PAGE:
American Airlines says it knows why we fly. In any case, “we know why you fly” is their tag line for the current ad campaign. The campaign shows people traveling for various reasons, most of them to do with going to visit family or going on vacation.  It seems somewhat dissonant that if American knows why we fly, and its all feel good, and they are the company that takes us where we want to go, when we want to go, that they now turn around and start charging ridiculous fees (like $15 for your first checked bag, each way). Also, they are planning to cut back routes as well. Dissonance is just that–something is said or done that does not jibe with reality. There is a tremendous amount of dissonance in other advertising too. Like McDonald’s aiming for the healthy market or something. The truth is that American has to make the public feel like it cares about them. Because everyone who has flown knows the reality is far from rosy. We’ve been packed into flights that are often delayed, and given an option to buy crappy sandwiches if there is food at all. Once we get to our destination, we may or may not see our luggage. These days, to be a passenger takes a lot of stamina. You have to put up with security at the airport and lousy service on the airlines. But, as American knows, we are flying to go on vacation, to get away , to visit loved ones. So they cling on to that notion in their advertising. Maybe it isn’t dissonance at all–maybe it is cynicism.  Since they know why we fly, they know we will put up with all sorts of crap.

Same product, different marketing, different retailers

23 May

Such is the case of a chicken sandwich being debuted at McDonald’s, apparently based on a similar sandwich at Chick-fil-A, and being marketed to different ethnic groups across the country. The story is in the New York Times, and points to the importance of advertising in promoting a food product. McDonald’s has a very large ad budget, and the big advertising agencies on it side. It also has restaurants everywhere. But there is one thing McDonald’s does not have: a reputation for being a chicken place. Yes, they have chicken, but they are known for burgers and fries. This is their core business while, as its name implies, chicken is the thing at Chick-fil-A. It will be interesting to see if the chicken sandwich takes off at McDonald’s, and whether it hurts Chick-fil-A’s business or not.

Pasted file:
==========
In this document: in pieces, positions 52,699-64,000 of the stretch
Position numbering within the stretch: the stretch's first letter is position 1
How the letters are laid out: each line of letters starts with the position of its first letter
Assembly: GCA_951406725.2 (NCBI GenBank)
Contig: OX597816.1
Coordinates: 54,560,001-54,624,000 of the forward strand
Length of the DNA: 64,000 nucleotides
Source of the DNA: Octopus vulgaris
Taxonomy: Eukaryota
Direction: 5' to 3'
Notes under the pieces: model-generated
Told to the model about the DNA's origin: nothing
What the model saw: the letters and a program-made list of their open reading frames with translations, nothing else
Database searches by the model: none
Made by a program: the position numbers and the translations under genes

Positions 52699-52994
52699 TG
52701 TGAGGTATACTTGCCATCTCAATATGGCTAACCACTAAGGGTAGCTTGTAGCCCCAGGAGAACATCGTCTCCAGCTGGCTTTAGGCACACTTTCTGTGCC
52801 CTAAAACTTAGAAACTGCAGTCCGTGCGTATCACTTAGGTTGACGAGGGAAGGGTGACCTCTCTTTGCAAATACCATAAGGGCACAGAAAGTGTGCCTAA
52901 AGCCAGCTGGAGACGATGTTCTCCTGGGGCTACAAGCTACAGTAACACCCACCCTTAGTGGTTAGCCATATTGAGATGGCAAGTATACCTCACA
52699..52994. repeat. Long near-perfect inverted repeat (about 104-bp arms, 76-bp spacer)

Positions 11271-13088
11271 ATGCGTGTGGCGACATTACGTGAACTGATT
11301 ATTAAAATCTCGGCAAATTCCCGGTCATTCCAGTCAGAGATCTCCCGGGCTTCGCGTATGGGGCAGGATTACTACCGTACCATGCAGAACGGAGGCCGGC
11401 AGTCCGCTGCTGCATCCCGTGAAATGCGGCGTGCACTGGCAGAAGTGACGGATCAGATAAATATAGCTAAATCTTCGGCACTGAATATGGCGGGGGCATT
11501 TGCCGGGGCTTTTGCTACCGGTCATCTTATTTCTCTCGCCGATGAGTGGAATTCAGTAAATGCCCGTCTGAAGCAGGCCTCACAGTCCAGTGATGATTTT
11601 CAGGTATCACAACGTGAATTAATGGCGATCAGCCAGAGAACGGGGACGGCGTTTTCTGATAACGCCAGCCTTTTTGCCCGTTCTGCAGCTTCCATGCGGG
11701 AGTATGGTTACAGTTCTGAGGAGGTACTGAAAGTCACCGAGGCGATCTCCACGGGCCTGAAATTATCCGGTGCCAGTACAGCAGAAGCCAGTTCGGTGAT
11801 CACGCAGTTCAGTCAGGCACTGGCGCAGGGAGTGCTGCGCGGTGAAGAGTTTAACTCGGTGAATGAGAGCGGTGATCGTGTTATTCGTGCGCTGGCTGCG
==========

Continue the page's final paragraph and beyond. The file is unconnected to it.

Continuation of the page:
Gen Y

22 May

Please visit my guest blog on Generation Y Give.

Does sexism sell?

21 May

Well, it must because these sexist ads keep on appearing. You know the kind–where women appear as sexual objects, there to look pretty and please men. Or where every 1950s notion of male and female roles are reprised (women cook, men work, women clean, men work, women simper, men work). Women’s magazines are filled with these images, plus they also tend to create the unattainable ideal of women courtesy of starving models and/or Photoshop. Why do these tendencies toward objectifying women continue in 2008, when for the first time in the United States a woman had a viable shot at being president of the country? Because its societal and because men are still in charge at most large U.S. advertising agencies. What can we do? Continue to disagree with this state of affairs, and be vocal about it. The University of Michigan houses the  Sexual Attack Prevention and Awareness Center, which is running a campaign to stop sexism in advertising. Read about it here.

Blurring the line

20 May

Sometimes it is hard to know where the PR pitch ends and the feature story begins. Such is often the case on Food Network (even so, one of my favorites). Last night, on a program called Heavyweights, three very large fast food chains were featured. It was a “behind the scenes” look at everything these retailers do to produce a particular meal or the innovations they have created. In a sense, this was a puff piece. There was no critical look or journalist doing the interviewing. In fact, the spokespeople for each of these chains was telling the public, directly, all the great things the chains do to bring “great” food to the consumer. This is beyond a feature piece or a review. I am sure it must be a way for Food Network to give added value to certain advertisers. There is no other explanation. They have other shows like this too. Is it wrong? No. It is a boon to these advertisers, which receive an editorial type endorsement and lots of great exposure. But is it real TV? No. It is an advertorial and it is too bad it is not labeled as such. Magazines have been doing this for years–creating special sections for say, the hotel industry–and pitching it to advertisers as a chance to tell their own story, without the journalistic filter. But the difference is, these sections are nearly always listed (maybe in very fine print) as advertising or advertorial.